We have the precept,-"If any man see "his brother sin a sin which is not unto "death, he shall ask, and He shall give him "life for them that sin not unto death." (1 John v. 16.) "I exhort therefore, that first "of all, supplications, prayers, intercessions, "and giving of thanks be made for all men." (1 Tim. ii. 12.) "Praying always with all prayer and supplication in the Spirit, and

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"watching thereunto with all perseverance and "supplication for all saints." (Ephes. vi. 18.) The Lord Jesus Christ thus taught His disciples," But I say unto you, love your "enemies, bless them that curse you, do good "to them that hate you, and pray for them "which despitefully use you and persecute "you." (Matt. v. 44.) (Matt. v. 44.) He also confirmed the precept by His most holy example; for, besides the numberless intercessions that He must have offered up in the days of His flesh, known only to Himself and to His heavenly Father, three notable intercessory prayers which He uttered are left on record for our instruction. The first, when He said to Peter, "Simon, Simon, Satan hath "desired to have you, that He may sift you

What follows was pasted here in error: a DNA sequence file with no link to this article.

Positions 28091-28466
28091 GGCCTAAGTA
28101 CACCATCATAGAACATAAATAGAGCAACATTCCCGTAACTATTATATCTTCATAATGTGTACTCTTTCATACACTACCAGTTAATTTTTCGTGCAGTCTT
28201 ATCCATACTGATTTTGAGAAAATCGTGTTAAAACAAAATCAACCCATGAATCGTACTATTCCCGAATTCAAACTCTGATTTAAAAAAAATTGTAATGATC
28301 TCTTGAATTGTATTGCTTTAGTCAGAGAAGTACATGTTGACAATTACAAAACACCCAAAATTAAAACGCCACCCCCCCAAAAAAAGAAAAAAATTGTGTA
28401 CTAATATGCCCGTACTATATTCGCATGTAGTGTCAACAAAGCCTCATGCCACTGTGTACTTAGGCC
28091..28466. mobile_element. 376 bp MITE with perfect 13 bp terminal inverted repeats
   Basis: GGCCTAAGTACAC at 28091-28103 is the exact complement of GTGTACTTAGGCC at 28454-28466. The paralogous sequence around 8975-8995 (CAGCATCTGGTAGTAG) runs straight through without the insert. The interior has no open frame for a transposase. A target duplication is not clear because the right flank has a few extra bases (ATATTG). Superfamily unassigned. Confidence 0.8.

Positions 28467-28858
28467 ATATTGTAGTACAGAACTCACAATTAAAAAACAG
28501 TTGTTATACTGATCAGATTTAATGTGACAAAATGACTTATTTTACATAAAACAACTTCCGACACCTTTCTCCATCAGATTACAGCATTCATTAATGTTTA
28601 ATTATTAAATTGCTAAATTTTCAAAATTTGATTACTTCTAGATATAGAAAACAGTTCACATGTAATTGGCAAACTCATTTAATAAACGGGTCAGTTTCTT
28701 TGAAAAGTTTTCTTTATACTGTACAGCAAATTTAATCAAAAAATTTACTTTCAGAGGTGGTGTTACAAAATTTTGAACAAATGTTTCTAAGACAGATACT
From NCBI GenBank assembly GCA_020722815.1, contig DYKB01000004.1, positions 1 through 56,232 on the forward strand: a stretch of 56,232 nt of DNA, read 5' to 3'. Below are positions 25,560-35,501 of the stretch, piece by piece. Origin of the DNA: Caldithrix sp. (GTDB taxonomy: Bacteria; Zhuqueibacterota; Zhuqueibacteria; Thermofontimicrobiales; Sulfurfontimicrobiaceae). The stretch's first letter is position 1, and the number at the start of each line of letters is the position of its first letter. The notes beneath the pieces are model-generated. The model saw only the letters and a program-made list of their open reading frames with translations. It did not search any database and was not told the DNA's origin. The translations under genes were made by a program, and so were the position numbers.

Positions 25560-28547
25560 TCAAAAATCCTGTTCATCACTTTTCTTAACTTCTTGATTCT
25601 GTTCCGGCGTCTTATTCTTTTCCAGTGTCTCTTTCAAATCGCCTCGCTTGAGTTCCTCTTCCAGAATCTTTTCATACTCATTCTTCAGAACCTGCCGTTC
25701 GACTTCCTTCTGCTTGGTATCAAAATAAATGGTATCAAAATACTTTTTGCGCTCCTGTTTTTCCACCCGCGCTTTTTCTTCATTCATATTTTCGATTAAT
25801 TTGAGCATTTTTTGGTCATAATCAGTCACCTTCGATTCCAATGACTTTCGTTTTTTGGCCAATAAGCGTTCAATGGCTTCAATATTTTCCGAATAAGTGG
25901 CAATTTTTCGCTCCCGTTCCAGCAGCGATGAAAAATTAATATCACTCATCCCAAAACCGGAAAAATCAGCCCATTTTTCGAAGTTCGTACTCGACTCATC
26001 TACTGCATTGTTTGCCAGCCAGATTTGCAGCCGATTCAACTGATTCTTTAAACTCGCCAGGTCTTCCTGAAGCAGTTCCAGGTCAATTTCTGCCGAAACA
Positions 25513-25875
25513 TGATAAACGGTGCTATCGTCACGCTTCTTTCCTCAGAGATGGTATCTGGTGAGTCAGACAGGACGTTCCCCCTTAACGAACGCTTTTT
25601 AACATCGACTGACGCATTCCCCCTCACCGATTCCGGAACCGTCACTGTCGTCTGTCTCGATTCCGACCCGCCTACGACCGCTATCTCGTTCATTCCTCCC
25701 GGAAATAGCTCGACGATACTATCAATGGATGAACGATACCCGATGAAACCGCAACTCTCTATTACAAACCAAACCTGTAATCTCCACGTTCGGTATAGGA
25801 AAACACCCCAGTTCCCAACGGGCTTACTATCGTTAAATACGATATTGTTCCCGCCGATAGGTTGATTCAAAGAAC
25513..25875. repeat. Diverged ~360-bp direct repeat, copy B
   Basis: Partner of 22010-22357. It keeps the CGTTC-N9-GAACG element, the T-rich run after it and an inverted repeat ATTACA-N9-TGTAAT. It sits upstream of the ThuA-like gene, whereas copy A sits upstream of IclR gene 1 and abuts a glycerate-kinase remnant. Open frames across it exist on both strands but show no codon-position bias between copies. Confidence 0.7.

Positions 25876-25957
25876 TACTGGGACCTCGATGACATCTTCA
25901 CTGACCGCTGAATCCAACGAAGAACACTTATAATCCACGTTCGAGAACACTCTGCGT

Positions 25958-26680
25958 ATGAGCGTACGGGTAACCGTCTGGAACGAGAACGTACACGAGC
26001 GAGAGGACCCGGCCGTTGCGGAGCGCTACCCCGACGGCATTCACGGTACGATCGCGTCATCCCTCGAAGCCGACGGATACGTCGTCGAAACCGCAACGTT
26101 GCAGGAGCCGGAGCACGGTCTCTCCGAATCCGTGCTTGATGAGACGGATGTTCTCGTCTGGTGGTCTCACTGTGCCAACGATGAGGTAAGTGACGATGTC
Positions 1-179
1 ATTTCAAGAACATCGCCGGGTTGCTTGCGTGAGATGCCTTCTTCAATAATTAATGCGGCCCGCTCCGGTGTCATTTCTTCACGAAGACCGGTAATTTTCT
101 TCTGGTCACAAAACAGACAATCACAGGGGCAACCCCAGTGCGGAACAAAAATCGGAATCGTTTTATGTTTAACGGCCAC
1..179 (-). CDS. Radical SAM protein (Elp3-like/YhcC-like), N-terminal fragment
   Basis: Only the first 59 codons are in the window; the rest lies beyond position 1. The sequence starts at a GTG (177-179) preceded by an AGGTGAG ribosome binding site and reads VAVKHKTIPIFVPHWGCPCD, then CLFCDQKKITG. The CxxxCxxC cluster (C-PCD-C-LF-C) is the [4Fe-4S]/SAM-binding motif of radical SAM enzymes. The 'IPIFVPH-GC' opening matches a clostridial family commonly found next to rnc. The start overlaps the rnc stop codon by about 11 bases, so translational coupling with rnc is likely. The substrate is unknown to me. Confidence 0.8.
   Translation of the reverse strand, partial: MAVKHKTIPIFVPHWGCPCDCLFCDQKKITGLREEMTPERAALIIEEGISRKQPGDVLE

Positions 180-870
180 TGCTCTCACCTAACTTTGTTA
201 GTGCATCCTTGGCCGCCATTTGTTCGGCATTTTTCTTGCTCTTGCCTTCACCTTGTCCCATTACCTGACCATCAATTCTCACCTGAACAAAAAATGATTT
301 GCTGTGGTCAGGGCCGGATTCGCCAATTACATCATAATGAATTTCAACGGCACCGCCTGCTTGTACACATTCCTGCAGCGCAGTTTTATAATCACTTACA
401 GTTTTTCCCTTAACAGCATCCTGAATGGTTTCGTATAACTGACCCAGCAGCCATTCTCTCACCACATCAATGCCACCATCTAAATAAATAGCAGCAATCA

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as wheat, but I have prayed for thee, that "thy faith fail not." (Luke xxii. 31, 32.) The second is the remarkable prayer contained in the seventeenth of John, in which He prayed so tenderly for His Church and people. And the third, when, hanging on the cross, He prayed for His murderers, Father, forgive them, for they know not "what they do." (Luke xxiii. 34.) Scripture furnishes us with examples of intercessory prayer being expressly commanded by God Himself. Of this we have a striking instance in the case of